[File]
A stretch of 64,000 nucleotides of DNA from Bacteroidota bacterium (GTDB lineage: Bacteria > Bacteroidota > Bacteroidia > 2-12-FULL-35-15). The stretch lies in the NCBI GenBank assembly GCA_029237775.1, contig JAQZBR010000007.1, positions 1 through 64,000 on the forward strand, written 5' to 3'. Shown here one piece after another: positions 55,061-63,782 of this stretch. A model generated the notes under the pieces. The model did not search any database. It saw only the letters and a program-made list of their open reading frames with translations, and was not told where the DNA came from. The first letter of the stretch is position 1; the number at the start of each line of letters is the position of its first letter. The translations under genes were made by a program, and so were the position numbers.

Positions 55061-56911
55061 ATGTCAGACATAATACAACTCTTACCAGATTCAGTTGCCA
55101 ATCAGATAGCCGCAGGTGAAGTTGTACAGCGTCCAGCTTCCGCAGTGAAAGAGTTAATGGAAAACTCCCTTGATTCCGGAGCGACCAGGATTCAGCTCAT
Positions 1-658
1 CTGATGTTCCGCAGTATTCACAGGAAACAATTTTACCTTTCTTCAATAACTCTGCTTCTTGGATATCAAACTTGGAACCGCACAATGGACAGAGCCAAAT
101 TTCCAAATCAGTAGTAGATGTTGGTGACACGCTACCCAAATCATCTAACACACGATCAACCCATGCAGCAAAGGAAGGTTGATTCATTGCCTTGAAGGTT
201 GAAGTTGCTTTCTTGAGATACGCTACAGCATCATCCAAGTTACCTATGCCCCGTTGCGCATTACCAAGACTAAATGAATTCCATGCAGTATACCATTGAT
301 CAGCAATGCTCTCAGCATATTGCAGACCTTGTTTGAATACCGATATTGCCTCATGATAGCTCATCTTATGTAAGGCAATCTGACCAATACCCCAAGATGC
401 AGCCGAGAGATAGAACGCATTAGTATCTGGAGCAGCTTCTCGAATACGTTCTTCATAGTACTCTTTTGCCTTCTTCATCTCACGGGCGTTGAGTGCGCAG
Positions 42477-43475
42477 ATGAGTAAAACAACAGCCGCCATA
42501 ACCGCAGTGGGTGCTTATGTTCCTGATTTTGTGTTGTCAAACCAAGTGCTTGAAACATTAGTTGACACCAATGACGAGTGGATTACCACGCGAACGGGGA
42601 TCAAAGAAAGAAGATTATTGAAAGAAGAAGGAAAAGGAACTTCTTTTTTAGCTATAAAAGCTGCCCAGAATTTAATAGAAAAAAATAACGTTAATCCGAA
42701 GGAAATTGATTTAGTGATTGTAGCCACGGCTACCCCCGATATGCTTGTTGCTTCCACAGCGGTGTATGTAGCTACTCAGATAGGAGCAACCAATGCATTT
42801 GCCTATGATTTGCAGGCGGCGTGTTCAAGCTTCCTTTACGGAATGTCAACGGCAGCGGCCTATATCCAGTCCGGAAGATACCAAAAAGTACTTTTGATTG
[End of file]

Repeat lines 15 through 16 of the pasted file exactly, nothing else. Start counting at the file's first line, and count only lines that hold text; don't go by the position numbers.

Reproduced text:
42701 GGAAATTGATTTAGTGATTGTAGCCACGGCTACCCCCGATATGCTTGTTGCTTCCACAGCGGTGTATGTAGCTACTCAGATAGGAGCAACCAATGCATTT
42801 GCCTATGATTTGCAGGCGGCGTGTTCAAGCTTCCTTTACGGAATGTCAACGGCAGCGGCCTATATCCAGTCCGGAAGATACCAAAAAGTACTTTTGATTG